In the wake of the January terrorist attacks in Paris, the French police authorities have introduced new restrictions on filming action sequences in the capital.
Police commander Sylvie Barnaud said that the Prefecture de Paris, for a temporary period at least, will not issue permits for action sequences.
There’s a problem with these action-type scenes, as the actors in uniform could be targets for terrorists,” she said. Action scenes might even lead members of the public to believe that an attack is underway. The use of fake weaponry and pyrotechnic effects on film shoots in Paris has also been prohibited.
Just what impact the ban may have is another question. No major action sequences are planned in Paris in the near future. Olivier-Rene Veillon, prexy of the Ile de France Film Commission, said that he was unperturbed by the ban and did not expect it to have any long-term effect.
Franck Priot, COO of Film France, also emphasized to Variety that Paris continues to be an extremely safe place to shoot and that the city’s agencies are fully committed to making miracles happen in terms of foreign productions.
For the time being the measure seems to have had a primarily public relations dimension and will be adapted once a genuine issue is posed in terms of the need to shoot an action sequence in Paris.
France is keen to attract big budget productions to the capital and recently approved a hike from 20% to 30% in its Trip international tax rebate scheme, effective from Jan 1, 2016.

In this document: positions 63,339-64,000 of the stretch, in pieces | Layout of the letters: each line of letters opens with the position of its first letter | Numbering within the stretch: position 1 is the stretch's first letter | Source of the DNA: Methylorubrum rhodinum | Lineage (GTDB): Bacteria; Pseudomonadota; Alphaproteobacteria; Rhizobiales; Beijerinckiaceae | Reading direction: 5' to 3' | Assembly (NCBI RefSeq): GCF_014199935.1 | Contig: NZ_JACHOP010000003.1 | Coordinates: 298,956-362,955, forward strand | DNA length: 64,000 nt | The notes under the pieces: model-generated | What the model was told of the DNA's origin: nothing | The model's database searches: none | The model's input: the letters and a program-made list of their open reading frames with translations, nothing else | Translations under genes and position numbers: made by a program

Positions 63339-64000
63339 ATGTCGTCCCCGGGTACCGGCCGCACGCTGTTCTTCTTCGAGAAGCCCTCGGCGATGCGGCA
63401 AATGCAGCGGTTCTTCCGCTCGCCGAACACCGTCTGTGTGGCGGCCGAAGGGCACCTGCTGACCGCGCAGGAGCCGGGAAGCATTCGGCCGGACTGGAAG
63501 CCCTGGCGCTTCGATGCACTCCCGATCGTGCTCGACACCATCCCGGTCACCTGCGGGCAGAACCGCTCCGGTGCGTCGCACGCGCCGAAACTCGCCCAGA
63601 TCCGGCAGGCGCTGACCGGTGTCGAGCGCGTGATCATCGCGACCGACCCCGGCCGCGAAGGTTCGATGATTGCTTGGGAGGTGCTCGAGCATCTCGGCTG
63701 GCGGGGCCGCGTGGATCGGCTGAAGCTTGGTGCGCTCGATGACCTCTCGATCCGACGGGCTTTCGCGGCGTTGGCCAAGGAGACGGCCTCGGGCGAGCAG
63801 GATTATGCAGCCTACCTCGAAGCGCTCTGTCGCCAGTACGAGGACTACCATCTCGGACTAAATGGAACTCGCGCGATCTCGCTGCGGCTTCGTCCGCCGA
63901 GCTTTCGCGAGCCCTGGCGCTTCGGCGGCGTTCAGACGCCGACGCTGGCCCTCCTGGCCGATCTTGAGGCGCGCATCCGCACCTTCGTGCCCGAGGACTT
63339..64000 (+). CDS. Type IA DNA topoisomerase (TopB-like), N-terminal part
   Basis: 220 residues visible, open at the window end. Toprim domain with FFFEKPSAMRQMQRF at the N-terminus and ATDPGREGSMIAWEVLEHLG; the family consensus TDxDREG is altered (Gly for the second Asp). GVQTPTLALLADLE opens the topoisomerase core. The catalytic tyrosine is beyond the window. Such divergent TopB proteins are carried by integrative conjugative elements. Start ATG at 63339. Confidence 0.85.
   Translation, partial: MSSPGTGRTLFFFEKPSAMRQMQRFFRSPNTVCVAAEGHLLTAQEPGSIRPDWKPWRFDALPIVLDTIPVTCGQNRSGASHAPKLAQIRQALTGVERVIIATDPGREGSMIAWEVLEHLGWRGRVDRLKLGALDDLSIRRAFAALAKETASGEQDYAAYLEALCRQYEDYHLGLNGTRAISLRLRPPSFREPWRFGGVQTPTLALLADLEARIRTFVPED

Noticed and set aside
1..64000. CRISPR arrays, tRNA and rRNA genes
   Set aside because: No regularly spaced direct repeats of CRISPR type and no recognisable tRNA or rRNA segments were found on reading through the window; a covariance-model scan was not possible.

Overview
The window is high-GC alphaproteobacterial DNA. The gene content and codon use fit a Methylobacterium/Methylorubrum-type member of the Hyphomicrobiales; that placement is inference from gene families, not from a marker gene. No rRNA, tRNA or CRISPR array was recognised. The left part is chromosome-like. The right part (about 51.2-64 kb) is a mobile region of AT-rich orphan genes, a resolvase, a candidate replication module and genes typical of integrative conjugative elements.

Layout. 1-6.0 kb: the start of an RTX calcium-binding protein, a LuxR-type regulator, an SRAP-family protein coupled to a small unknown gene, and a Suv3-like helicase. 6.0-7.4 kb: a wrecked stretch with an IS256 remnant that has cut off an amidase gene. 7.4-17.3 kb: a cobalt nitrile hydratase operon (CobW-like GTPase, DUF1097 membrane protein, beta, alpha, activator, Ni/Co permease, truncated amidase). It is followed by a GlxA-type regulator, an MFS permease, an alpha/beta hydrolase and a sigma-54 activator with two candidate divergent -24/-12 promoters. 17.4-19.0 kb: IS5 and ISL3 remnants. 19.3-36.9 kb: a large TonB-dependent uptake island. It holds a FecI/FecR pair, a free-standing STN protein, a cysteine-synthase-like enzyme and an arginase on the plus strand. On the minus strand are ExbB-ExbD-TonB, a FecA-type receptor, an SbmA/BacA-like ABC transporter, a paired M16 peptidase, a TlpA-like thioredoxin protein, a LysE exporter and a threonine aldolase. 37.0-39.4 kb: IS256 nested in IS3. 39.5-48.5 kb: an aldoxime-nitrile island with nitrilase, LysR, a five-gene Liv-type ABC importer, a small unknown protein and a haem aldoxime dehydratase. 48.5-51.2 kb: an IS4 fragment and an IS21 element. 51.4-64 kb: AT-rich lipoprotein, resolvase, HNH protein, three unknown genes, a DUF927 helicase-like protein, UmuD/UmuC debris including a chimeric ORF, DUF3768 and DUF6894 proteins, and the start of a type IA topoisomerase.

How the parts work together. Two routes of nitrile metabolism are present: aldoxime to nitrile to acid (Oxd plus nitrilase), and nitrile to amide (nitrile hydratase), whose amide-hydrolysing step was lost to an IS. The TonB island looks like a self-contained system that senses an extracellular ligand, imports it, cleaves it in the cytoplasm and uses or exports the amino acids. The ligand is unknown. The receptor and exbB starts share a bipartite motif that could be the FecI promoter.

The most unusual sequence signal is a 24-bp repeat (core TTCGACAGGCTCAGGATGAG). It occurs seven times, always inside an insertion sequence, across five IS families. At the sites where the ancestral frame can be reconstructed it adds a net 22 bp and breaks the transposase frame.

The country also has a specific film agency, Film France, which provides assistance to foreign producers aiming to film in Gaul.
Filming in Paris has always involved logistical problems, given that it’s one of the world’s busiest capital cities and has a maze of labyrinthine streets that can be a nightmare for equipment trucks and coordinating complex shoots.
Producers need two permits to film in Paris, one from the City Hall and the other from the Prefecture de Paris, but both have developed “film-friendly” policies in recognition of the financial and publicity-related advantages associated to attracting major feature films to the Paris region. Recent productions in 2014 included “The Hunger Games: Mockingjay,” “Bastille Day” and “Lucy”.